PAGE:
The Commission has considered these responsive submissions and the available evidence and considers that Mr O’Connor and Mr Sheridan seek to abrogate the responsibility that goes with their senior positions. Concerns were escalated to them and had they made enquiries they would have found issues of substance going to the fairness of Mr Cvetanovski’s trial and perhaps other trials. As senior officers, they had a duty to investigate these issues or at least refer them up the chain of command to satisfy themselves that Victoria Police’s disclosure obligations were met; they should have at least informed Mr Champion of all relevant facts. The submissions of Mr Flynn, Mr Hayes, Mr Pearce and Mr Richards have merit, but ultimately the Commission is persuaded that all officers were experienced, intelligent investigators who should have understood the criminal justice system and their disclosure obligations.

The Commission finds that officers Mr Flynn, Mr O’Connor, Mr Hayes, Mr Sheridan, Mr Pearce and Mr Richards should have:

♦ ensured that Ms Gobbo and Victoria Police’s conduct in relation to Mr Cooper’s decision to assist police was disclosed to the prosecutor in Mr Cvetanovski’s trial; or

♦ ensured that the relevant conduct was otherwise disclosed to the court so that a claim of PII could have been heard and determined.

♦ The Court of Appeal decision in Cvetanovksi v The Queen and the concessions made by the prosecution highlights further disclosure failures by Victoria Police and its officers.

By October 2016, Sheridan had quite a deal of form.

It may be sheer coincidence of course, and I may be doing Sheridan a wrong, but in the light of IBAC’s findings many might see him as just the sort of operative best suited to re-jig a police investigation from one posited on an internal procession to one posited on an external procession. This is precisely the way in which the case against Cardinal George Pell was reformulated.

One thing is certain, Mr Sheridan would not be looking forward to a third judicial inquiry highlighting the capacity of him and his underlings to substitute material evidence and to doctor police investigations without making due disclosure to the prosecution, let alone the defence.  He may well have been handpicked to nail the killers of Sergeant Gary Silk and Senior Constable Rodney Miller. So too he may have been handpicked to assist with getting Pell charged.  In the former operation, he or his underlings took short cuts of which he should have been aware.  I reserve my judgment on his behaviour in the Pell operation.  But I would advise caution!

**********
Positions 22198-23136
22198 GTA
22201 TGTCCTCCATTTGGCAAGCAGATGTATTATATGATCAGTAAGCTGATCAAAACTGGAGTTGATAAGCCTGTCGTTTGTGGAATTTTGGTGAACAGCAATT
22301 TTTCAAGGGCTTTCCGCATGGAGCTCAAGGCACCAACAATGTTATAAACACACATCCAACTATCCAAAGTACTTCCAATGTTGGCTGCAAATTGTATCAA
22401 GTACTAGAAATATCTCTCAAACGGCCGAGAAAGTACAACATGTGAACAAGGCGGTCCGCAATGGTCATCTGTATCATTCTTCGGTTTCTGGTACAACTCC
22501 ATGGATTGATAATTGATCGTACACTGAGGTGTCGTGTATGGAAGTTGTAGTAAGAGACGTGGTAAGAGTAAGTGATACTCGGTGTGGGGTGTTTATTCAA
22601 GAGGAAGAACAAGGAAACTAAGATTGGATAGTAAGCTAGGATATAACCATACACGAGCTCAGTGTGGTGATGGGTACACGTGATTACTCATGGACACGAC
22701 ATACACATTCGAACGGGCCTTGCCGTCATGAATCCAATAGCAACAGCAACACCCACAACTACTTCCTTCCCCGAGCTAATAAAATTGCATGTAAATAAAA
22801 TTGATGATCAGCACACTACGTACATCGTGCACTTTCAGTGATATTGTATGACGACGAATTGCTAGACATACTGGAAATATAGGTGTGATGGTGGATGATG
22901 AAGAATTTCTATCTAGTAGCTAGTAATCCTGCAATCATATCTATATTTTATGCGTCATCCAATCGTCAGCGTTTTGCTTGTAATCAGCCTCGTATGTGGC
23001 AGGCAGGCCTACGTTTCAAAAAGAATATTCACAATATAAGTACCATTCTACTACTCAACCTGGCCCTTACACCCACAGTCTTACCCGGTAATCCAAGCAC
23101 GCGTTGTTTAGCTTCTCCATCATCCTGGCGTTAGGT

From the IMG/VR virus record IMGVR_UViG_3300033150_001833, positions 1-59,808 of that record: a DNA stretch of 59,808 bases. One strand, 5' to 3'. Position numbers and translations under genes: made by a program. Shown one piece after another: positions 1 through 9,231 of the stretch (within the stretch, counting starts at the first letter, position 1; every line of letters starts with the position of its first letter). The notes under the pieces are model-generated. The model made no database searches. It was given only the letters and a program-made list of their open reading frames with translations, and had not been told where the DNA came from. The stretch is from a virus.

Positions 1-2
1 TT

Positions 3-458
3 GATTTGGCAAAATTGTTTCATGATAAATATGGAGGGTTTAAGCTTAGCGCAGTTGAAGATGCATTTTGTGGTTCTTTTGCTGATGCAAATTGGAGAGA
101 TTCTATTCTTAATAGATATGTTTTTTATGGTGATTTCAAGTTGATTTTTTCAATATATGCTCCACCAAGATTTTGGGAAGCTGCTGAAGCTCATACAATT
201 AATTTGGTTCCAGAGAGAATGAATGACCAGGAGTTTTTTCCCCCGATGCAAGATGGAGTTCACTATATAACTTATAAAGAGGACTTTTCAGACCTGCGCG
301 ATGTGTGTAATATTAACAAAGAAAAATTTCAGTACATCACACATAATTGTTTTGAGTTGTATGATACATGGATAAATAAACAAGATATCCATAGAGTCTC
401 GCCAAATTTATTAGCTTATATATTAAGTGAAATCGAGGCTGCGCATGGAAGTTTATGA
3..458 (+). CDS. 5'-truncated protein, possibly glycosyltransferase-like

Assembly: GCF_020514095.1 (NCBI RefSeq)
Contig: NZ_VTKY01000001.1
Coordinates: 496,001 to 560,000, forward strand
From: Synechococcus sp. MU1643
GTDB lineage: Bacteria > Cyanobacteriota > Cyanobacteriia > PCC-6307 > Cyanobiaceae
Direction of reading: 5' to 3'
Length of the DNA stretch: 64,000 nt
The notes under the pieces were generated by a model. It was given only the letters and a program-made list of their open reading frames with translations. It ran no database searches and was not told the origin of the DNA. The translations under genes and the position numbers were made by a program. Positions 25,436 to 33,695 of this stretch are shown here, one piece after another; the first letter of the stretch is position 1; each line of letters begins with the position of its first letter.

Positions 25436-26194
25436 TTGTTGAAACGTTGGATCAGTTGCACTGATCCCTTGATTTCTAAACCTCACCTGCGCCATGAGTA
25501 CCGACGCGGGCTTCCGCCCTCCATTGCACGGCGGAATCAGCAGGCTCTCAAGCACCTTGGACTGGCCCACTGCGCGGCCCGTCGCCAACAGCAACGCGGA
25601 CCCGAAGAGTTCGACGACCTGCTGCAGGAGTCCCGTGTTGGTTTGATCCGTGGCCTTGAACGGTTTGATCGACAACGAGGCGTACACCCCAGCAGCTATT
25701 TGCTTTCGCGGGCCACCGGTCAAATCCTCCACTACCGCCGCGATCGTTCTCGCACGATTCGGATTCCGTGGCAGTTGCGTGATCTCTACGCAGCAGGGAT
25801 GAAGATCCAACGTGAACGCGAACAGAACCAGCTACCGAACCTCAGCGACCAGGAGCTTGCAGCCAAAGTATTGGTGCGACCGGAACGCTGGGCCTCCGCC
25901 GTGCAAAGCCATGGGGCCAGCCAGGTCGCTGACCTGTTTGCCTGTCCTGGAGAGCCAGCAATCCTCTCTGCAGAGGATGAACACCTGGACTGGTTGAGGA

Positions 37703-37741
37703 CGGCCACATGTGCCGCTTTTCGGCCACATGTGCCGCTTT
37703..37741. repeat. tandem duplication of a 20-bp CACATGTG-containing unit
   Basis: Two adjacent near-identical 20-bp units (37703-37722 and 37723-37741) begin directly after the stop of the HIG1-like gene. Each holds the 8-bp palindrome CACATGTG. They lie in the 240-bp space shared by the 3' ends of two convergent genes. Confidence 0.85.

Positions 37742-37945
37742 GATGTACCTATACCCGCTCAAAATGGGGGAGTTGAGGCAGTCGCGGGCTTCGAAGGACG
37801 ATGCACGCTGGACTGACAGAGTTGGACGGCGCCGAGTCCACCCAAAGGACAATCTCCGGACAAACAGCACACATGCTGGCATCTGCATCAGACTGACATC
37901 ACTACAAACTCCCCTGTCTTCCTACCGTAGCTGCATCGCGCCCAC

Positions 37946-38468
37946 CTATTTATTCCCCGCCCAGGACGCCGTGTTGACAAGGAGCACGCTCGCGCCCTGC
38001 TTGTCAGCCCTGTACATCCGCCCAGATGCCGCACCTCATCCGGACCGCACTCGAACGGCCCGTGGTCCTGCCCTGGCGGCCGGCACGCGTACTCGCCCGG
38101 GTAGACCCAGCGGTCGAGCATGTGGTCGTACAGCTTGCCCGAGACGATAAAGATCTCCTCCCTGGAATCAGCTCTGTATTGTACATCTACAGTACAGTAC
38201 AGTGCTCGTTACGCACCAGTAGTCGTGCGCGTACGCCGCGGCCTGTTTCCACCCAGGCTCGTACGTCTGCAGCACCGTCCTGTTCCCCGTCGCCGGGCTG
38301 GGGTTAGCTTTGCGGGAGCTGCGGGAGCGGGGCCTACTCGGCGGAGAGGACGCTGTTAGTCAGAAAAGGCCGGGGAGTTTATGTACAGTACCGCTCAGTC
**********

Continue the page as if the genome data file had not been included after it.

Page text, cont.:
Postscript: On the acquittal of Jason Roberts, ex-commissioner Comrie was quick out of the blocks, issuing this statement:

My absolute confidence in the Lorimer Task Force under the leadership of Detective Superintendent Paul Sheridan has never wavered. Their dedication and professionalism in solving these abominable crimes was outstanding. Today’s jury decision does not in any way reduce my respect and confidence in the work of these highly professional investigators.

Perhaps Mr Comrie has not had time to read the relevant IBAC and Royal Commission reports.

Frank Brennan SJ is the author of Observations on the Pell Proceedings

9 thoughts on “An Acquittal, Victoria Police and the Pell Case

  • Tony Tea says:

    I wonder if it was Sheridan who visited Silk’s dying dad in 1999 to tell him that they knew who had done it, it was just a matter of building the case.

  • Ian MacKenzie says:

    Lawyer X, George Pell and now the Jason Roberts case, all examples of the failed Victorian legal system, but the only outcome we can be sure of is that no one will be held responsible. In this respect Victoria is the Hunter Biden state – it doesn’t matter what laws he breaks, in a corrupt leftwing polity he’s never held to account.

  • Brian Boru says:

    The real tragedy for all of us is that our politicians, in all parliament’s, when legislating to give more powers to the police, fail to take account of the potential for those powers to be abused by the likes of those here mentioned.
    And so our freedoms and protections are continuously being eroded.
    Thank you Frank for this article.

  • STD says:

    As reported by their ABC.

  • Occidental says:

    The only reason this article was written, and subsequently published in Quadrant was its nexus with the Pell case. That is understandable, we can not take an interest in everything, and the disgrace that was the Pell trial is what got many interested in police practices in Victoria. The trouble is that these practices have been going in every state or colony since the First Fleet and will continue to. No one, but lawyers and the individuals affected by the injustice care. People think that the Police are on the whole, a good thing, and if they do an occasional bad thing, in the overall scheme it is ok.